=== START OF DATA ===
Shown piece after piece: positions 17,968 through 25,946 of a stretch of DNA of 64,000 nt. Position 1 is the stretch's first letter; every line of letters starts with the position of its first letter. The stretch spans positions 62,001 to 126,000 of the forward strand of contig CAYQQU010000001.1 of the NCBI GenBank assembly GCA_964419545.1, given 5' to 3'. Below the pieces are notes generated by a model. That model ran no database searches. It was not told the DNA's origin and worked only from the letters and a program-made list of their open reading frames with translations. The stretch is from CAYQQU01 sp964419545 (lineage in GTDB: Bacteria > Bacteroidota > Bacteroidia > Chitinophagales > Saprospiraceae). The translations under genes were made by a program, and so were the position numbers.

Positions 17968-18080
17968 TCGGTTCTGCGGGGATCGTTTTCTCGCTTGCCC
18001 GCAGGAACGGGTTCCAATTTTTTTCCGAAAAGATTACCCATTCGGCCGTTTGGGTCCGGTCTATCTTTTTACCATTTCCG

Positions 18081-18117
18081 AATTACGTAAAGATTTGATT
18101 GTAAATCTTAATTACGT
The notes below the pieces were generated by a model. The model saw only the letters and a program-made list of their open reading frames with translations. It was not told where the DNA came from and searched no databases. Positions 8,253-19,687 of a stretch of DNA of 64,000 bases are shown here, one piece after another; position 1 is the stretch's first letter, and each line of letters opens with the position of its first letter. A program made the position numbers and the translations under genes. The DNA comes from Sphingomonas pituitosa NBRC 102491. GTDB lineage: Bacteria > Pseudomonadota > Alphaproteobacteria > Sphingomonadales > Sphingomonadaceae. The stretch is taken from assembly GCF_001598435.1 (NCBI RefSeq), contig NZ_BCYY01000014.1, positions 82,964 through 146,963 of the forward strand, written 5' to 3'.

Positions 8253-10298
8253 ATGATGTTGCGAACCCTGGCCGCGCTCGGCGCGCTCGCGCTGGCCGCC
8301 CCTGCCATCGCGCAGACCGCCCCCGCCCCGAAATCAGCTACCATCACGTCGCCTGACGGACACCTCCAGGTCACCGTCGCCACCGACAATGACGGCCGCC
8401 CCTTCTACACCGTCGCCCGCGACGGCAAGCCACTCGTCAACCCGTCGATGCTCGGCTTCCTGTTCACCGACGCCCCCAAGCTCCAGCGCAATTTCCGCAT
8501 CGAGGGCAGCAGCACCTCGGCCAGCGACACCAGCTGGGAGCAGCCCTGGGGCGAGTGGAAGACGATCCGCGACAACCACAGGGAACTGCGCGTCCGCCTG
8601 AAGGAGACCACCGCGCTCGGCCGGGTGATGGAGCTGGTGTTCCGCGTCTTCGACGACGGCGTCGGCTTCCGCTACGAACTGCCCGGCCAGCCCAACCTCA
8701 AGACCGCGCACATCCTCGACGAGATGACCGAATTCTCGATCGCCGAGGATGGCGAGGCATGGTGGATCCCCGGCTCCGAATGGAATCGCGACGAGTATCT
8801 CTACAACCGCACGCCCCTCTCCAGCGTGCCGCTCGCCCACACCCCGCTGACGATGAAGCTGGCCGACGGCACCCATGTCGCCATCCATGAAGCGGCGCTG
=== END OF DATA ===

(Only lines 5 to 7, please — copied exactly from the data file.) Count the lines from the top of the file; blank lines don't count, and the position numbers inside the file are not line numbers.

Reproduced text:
Positions 18081-18117
18081 AATTACGTAAAGATTTGATT
18101 GTAAATCTTAATTACGT